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Coloring Conflict with Hope: Art Helps Yemeni Children Heal and Learn
4 MINUTE READ
June 15, 2023

Yemen is enduring one of the world’s worst humanitarian crises, with millions of people displaced, vulnerable, and struggling with hunger and poverty. The ongoing conflict has disrupted the education of millions of children, who continue to face violence, trauma, and insecurity. Many children have missed years of schooling or have never been to school at all.

But there is hope. Thanks to the USAID-funded Yemen Gateway to Education project, implemented by Save the Children in partnership with Creative Associates International, thousands of out-of-school children are getting a chance to get back to school, to learn and heal through art.

The project supports non-formal education (NFE) centers that provide flexible and accelerated learning programs for children who have been left behind by the formal system. The NFE centers also offer Healing through the Arts sessions, where children can express their feelings and emotions through drawing, painting, sculpting, acting, singing, and dancing.

One of the beneficiaries of the project is *Maryam, a 14-year-old girl who lives in a district affected by the conflict. Maryam was not enrolled in a formal school when she was young due to personal and family reasons. Fortunately, the project supported the formation of a community education committee and helped her enroll in a class at one of the project’s community NFE centers. She studied at the NFE center until her class was integrated at a formal school in her district.

In addition to learning Arabic, mathematics, and science, Maryam participated with her classmates in weekly art sessions organized by her teacher, Eshtiaq. Because she likes drawing and painting, Maryam finds these sessions very helpful and enjoyable as they make learning fun.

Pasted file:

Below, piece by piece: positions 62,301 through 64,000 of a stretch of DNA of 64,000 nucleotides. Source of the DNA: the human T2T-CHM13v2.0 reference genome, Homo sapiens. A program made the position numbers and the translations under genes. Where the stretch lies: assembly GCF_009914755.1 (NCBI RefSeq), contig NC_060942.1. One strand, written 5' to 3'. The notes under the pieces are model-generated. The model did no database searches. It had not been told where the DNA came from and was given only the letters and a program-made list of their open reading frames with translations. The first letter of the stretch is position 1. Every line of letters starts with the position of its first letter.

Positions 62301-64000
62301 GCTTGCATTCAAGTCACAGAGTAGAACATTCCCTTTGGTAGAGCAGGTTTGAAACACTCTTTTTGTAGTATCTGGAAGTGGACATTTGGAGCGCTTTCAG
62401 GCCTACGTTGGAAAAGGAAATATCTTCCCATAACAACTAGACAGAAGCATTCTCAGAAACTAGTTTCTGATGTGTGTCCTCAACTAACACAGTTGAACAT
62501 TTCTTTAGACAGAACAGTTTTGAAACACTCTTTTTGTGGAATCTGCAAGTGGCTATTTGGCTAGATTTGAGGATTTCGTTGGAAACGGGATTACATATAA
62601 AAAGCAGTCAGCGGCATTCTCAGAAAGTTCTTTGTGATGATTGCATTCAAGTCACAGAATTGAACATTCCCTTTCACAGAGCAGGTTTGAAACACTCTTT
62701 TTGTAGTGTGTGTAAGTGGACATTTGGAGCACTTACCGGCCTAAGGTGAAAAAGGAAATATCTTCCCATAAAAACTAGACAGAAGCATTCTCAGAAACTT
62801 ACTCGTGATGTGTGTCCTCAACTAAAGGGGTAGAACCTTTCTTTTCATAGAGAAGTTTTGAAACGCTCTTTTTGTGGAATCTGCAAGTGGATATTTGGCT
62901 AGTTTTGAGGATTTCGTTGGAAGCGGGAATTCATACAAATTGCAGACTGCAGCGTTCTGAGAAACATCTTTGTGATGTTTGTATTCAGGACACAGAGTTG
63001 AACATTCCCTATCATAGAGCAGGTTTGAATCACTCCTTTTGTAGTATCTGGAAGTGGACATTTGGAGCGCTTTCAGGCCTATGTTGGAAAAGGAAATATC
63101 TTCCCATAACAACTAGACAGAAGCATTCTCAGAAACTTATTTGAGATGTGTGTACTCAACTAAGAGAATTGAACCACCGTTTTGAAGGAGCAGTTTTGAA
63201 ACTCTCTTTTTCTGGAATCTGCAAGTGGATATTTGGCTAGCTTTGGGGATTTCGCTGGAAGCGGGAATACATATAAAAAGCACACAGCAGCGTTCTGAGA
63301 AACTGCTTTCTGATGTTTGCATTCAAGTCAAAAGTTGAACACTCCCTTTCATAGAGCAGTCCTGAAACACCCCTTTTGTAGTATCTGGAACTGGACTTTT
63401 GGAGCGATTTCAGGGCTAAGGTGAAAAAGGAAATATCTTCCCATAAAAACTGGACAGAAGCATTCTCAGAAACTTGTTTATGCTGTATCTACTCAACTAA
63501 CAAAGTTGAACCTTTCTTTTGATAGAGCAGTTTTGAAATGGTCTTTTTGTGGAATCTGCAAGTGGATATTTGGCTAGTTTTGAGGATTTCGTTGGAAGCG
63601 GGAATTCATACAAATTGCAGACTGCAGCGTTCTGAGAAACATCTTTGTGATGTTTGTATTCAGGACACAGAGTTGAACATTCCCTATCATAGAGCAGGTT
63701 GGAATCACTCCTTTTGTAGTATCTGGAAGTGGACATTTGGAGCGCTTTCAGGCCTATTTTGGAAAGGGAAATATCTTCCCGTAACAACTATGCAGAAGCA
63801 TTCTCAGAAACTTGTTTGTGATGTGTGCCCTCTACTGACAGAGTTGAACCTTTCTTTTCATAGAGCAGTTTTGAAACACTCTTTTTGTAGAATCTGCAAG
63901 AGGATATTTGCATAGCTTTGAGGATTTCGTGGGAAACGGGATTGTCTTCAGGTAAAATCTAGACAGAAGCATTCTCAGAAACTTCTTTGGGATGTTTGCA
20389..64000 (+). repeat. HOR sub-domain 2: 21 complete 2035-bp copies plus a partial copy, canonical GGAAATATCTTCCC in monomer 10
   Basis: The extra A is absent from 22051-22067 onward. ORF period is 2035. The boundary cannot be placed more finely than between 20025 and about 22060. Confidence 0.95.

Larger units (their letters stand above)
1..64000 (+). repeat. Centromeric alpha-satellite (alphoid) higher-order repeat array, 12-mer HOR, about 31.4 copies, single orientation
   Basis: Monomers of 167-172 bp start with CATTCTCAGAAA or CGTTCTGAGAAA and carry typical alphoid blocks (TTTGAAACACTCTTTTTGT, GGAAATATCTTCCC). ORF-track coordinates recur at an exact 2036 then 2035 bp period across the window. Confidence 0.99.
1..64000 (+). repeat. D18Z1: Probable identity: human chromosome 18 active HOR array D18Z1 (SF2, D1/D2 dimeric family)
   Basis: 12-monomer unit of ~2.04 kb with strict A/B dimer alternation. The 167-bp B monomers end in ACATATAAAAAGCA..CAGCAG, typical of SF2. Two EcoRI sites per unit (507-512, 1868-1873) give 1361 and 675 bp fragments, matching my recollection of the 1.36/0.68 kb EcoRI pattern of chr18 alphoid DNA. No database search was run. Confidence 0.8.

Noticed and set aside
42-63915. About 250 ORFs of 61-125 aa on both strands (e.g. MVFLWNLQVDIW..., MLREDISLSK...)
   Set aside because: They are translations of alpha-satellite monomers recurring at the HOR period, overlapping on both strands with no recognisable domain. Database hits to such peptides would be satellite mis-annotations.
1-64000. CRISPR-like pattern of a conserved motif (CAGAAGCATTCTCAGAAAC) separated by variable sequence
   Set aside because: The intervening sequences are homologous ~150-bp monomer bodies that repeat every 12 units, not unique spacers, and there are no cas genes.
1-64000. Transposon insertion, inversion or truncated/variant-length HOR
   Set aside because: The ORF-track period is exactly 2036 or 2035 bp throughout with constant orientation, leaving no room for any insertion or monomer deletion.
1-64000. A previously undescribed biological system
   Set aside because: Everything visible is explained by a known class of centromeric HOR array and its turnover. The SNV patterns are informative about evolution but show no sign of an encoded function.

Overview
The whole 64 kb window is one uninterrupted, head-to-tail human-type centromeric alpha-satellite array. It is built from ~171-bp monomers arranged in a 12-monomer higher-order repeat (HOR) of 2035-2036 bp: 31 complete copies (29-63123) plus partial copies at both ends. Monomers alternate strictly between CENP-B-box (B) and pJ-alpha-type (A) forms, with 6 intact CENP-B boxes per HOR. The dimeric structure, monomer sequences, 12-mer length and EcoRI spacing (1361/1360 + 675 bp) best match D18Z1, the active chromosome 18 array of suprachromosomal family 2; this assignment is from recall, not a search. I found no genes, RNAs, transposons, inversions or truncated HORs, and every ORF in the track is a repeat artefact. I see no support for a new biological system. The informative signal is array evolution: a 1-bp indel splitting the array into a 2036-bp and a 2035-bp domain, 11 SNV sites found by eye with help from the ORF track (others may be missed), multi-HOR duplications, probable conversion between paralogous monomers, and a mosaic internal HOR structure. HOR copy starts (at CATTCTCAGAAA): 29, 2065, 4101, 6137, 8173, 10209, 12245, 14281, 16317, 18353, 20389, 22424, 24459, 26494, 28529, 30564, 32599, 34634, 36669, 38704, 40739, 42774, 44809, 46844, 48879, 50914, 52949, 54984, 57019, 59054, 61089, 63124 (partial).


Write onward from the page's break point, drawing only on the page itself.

“Today we did an activity called the ‘pie of feelings’, where we draw a pie and color it with different colors that reflect how we feel: happy, sad, fearful, optimistic, anxious, etc.,” Maryam said. “When I grow up, I would like to become a painter because it’s what makes me happy and it helps me release any stress I feel.”

Eshtiaq is one of more than 150 volunteer teachers trained by the project on learning and teaching approaches in emergency situations. She also received training on how to best conduct healing through the arts sessions for children.

“This is a valuable program that contributes to the well-being of students and helps them deal with emotional stress and trauma,” said Eshtiaq. “Each week we have a structured activity that is designed to help students understand, express and communicate the different feelings they have at that moment. This activity empowers and gives the students the courage to share their feelings with their peers and better understand themselves and one another.”

Eshtiaq adds that art activities are very important in the educational process, especially in a country like Yemen that is coping with a lengthy war. “Most of these students were very young when the war broke out, and many of them still remember the war and what happened; some of them could potentially have post-traumatic stress disorder. Knowing their emotions, I could adjust my teaching methods to better suit each student’s needs.”

The Gateway to Education project promotes safe and equitable access to quality education through the formal and non-formal school system for Yemeni boys and girls—in host and internally displaced persons communities—and for students with special needs. Through the NFE classes and art sessions, the project is reaching some of the most vulnerable children in Yemen and providing them with valuable assistance to help them learn, cope with the impact of the crisis, and prepare them for a brighter future. The project also supports safe and upgraded facilities, improved teaching and learning materials, stronger institutional support for the education system, increased community participation, and access for children with disabilities.

*Name changed to protect her identity.